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Title:Education work: Canadian schools and the emergence of indigenous social movements
Author(s):Riopelle, Cameron
Director of Research:McDermott, Monica
Doctoral Committee Chair(s):McDermott, Monica
Doctoral Committee Member(s):Gille, Zsuzsa; Sandefur, Rebecca; Byrd, Jodi; Kral, Michael
Department / Program:Sociology
Discipline:Sociology
Degree Granting Institution:University of Illinois at Urbana-Champaign
Degree:Ph.D.
Genre:Dissertation
Subject(s):Canada
Indigenous
Residential schools
Day schools
Colonialism
Vocational training
White Paper of 1969
Abstract:This dissertation explores 20th century Canadian assimilationist educational systems and the emergence of contemporary indigenous social movements. It focuses on the ways in which schools contributed to transformations in identities and the division of labor in indigenous communities at the local scale, and, conversely, how the state transformed the division of labor for indigenous peoples. Finally, I examine how shared experiences and symbols from resistance to these schooling processes were used by indigenous activists in the construction of indigenous social movements pushing for indigenous land rights and sovereignty. Each substantive chapter of this dissertation reflects a different site that helps illustrate these processes at work. First, I detail the genocidal consequences of transformations in the division of labor in the first half of the twentieth century. Next, I examine vocational training programs for Residential School students and the ways in which labor, gender, and morality interacted in the mid-twentieth century. I then study efforts by a local indigenous community to have a day school built after forced relocation to a reserve without a school. After that, I study racialized integrated schooling efforts and the use of quota systems for the admittance of indigenous children in public schools in the 1950s and 1960s. Finally, I look to the historical moment of the White Paper of 1969 and its effect on indigenous social movements, particularly in the context of news media.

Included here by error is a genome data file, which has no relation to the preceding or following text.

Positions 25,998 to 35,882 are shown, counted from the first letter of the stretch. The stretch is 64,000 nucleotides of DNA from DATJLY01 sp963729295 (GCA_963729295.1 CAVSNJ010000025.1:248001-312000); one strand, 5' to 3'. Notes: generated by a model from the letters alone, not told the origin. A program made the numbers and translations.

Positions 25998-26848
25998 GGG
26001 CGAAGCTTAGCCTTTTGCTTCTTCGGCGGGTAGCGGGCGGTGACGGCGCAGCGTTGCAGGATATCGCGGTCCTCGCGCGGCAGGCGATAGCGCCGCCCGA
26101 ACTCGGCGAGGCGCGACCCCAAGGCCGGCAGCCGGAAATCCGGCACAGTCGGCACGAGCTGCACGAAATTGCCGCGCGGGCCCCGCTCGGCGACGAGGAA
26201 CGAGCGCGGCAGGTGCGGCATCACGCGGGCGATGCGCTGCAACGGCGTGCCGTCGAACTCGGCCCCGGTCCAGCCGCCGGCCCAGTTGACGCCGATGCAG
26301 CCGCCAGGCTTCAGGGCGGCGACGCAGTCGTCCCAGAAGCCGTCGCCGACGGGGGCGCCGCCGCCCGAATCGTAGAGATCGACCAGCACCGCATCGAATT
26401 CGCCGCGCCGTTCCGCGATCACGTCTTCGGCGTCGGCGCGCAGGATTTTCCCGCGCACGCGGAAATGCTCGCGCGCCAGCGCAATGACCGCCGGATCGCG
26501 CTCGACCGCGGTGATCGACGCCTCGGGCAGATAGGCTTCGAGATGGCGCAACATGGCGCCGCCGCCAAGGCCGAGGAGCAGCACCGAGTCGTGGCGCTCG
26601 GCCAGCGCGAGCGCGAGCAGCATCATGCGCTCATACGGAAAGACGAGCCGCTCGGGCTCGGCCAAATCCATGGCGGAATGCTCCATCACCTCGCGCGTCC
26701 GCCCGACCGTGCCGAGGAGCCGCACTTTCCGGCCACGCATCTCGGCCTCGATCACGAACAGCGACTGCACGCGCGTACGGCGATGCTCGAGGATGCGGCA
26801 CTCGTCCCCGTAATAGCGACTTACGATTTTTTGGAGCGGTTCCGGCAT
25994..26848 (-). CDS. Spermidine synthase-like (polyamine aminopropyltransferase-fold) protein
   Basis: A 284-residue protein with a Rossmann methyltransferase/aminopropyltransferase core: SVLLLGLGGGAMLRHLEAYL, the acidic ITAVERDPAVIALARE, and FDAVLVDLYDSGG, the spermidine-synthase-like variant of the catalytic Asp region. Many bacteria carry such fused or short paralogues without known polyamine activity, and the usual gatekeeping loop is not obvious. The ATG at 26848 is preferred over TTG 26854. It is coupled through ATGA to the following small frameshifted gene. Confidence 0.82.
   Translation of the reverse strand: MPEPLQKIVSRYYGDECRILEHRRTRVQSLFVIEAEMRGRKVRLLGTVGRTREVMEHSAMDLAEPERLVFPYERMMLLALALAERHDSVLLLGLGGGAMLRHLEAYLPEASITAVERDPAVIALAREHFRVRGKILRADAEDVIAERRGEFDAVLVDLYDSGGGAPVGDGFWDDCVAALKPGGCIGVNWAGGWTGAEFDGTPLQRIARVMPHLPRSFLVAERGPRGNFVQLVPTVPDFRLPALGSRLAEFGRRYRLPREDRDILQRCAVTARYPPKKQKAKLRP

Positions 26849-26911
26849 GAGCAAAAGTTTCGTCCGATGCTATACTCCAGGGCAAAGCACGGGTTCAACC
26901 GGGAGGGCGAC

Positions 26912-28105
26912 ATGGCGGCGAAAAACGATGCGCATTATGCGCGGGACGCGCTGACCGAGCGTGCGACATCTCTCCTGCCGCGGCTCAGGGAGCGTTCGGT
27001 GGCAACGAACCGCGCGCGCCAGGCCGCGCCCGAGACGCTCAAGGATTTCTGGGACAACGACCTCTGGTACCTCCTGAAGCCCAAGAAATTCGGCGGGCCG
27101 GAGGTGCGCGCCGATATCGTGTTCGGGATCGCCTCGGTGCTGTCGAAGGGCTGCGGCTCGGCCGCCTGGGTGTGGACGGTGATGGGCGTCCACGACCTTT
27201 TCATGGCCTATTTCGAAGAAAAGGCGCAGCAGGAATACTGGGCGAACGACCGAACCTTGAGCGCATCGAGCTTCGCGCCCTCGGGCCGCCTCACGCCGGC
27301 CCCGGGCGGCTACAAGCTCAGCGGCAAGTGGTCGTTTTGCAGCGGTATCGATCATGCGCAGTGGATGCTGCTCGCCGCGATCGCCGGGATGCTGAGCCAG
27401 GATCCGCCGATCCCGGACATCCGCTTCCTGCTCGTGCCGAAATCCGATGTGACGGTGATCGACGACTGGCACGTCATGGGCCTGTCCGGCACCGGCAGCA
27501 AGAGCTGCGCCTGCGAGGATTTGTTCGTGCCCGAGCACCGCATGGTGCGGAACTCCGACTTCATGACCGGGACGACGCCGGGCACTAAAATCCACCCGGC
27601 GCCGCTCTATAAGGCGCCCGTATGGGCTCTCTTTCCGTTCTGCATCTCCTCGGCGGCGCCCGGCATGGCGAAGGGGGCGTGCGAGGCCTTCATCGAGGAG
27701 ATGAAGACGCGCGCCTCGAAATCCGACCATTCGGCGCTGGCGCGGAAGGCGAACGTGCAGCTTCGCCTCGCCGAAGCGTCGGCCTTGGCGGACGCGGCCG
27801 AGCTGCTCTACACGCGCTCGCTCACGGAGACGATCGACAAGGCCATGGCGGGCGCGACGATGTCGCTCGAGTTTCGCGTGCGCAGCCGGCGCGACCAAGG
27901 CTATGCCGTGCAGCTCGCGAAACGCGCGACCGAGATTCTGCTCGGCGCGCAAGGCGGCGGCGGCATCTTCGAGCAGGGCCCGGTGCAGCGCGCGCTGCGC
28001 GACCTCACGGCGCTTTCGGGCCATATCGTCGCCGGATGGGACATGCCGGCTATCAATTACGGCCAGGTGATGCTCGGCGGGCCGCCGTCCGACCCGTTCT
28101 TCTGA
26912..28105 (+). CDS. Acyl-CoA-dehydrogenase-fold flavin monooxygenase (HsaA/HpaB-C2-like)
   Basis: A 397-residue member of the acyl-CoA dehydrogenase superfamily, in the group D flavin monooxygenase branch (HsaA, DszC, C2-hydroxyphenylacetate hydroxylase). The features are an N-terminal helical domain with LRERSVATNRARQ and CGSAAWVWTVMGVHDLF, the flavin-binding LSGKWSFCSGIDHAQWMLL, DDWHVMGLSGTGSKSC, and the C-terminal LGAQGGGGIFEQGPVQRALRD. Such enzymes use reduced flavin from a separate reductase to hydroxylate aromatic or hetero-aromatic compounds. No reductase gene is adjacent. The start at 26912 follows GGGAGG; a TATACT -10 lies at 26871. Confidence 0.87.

Issue Date:2017-04-19
Type:Text
URI:http://hdl.handle.net/2142/97402
Rights Information:Copyright 2017 Cameron Riopelle
Date Available in IDEALS:2017-08-10
Date Deposited:2017-05


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